Team principals Guenther Steiner (Haas) and Frederic Vasseur (Alfa Romeo) have both stated they don’t think the FIA should grant a Super License exemption to IndyCar racer Colton Herta on the grounds of force majeure.
Herta is a target for Red Bull as a potential replacement for Pierre Gasly at AlphaTauri, should the Frenchman be allowed to leave and join Alpine. However, the 22-year-old would be dependent on the FIA granting him an exemption based on the COVID-19 pandemic preventing him from scoring the required amount of Super License points, and without that Haas is not interested in Herta.
“He’s not on the list at the moment because he hasn’t got the Super License, that is the reason why,” Steiner said. “But I said I think we are looking more to somebody who has driven already in Formula 1. We have done the rookie bit last year and at the moment, we look more to somebody who has been already in F1 so maybe, therefore, he didn’t make the list and he hasn’t got the Super License.”
Vasseur, meanwhile, asserted that COVID can’t be used as a reason for an exemption for Herta because he continued racing in IndyCar.
“From my point of view, it has nothing to do with force majeure, because you have championships everywhere in the world that you were able to score points,” Vasseur said. “If the FIA want to stop the process of the points, and the Super License it’s another story. But they can do it and it’s up to them to decide if they want to stop the system and we can survive without the system, but nothing to do for me with force majeure.”
Steiner sympathized with Vasseur’s position, saying he doesn’t see how the COVID pandemic had an impact on Herta’s ability to score Super License points.
“I will speak more in general,” Steiner said. “I think we have got rules and regulations which we need to respect. If we don’t respect our own rules and try to find ways around (them), I don’t think that’s correct. I mean, we could then apply that to other things as well and I’m not speaking in general about rules.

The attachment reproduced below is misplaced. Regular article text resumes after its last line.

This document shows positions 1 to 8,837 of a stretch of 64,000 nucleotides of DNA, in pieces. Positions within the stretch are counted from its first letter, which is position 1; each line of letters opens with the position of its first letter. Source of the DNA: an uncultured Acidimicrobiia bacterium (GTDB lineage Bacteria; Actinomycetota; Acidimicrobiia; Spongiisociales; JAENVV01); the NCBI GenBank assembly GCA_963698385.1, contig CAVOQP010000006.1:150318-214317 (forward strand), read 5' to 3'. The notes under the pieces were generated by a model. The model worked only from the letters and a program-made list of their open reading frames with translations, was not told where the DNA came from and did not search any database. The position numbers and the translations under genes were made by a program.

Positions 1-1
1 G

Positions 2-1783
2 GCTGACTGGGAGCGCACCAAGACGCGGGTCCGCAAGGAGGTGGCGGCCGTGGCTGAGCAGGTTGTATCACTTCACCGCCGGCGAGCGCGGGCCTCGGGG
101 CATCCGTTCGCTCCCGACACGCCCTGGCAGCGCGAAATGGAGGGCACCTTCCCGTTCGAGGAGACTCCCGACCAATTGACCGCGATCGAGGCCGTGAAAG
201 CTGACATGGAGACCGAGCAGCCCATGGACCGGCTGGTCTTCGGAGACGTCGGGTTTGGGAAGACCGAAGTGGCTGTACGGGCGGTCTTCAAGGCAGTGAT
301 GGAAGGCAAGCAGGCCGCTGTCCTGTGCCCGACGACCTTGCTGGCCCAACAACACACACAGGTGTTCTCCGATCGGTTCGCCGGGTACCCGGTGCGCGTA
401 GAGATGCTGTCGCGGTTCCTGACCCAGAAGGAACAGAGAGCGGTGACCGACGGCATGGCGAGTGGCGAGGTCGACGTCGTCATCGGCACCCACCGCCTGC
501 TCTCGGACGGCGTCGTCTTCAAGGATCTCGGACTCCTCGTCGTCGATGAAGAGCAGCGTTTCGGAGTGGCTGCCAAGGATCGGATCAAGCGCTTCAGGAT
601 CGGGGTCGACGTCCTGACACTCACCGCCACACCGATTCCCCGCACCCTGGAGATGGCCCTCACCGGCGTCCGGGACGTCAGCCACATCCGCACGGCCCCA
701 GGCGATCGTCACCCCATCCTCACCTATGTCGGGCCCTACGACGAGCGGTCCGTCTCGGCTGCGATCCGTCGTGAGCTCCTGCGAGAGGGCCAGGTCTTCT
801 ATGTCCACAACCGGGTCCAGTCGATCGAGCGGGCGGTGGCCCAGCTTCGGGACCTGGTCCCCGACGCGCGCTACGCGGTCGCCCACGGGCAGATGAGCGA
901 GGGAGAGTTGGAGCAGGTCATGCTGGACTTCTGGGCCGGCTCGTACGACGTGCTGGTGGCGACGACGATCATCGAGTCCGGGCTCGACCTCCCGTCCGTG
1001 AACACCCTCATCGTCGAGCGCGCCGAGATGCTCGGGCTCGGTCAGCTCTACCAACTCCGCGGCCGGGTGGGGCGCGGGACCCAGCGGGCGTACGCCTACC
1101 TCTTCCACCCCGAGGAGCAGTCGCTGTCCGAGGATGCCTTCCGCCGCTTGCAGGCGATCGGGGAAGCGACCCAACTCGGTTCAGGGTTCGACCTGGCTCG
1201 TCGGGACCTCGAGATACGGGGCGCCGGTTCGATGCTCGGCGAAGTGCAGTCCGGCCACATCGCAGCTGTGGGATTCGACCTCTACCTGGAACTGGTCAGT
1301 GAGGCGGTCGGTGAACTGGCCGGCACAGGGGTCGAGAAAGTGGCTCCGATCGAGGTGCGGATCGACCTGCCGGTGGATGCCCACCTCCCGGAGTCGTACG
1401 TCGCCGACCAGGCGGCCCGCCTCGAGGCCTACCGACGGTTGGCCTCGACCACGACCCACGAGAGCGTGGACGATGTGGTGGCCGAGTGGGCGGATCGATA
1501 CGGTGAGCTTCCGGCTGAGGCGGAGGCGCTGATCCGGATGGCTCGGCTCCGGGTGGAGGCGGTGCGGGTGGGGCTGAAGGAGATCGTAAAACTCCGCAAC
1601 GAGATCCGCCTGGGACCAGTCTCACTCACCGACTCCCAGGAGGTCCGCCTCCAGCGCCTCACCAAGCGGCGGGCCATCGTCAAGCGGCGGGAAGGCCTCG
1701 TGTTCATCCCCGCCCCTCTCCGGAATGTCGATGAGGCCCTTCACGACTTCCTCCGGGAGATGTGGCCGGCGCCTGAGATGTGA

“It’s like, we made them ourselves — if we signed on to them, there is a governance and we need to respect it. Force majeure, coming in or not, it’s a discussion point but as Fred said, I think COVID was everywhere. it didn’t stop any series to race. I’m one of those who says if you’ve got rules, if we don’t respect them and just try to find ways around that, why do we have rules? Then we need to change the rules and that is a different discussion.
“If you want to change the rule, let’s speak about it but, again, there’s a governance in place. You cannot change rules for tomorrow. It takes some time. So if we think it’s wrong… I mean, we had a very similar problem a few years ago, and we didn’t find rules around it, we just worked with that and we got the points, so that is I think what we have to do in cases like this.”
It was McLaren’s Andreas Seidl who supported an exemption based on what he’d seen from Herta in a McLaren test earlier this year. While they oppose that, both Steiner and Vasseur accepted the number of Super License points IndyCar is awarded could be reviewed.
“In terms of Super License, I think in general we believe in the system,” Seidl said. “We think it’s a good system in place but at the same time, we are absolutely up for some flexibility as well — also taking into account the situation in the last two years with COVID and everything, it had an impact as well on results drivers could score.
“Absolutely open for some flexibility there and handing a guy like Colton the Super License, because in the end, with what he has shown so far in his racing career, I have no doubt that he is absolutely able to compete in Formula 1.”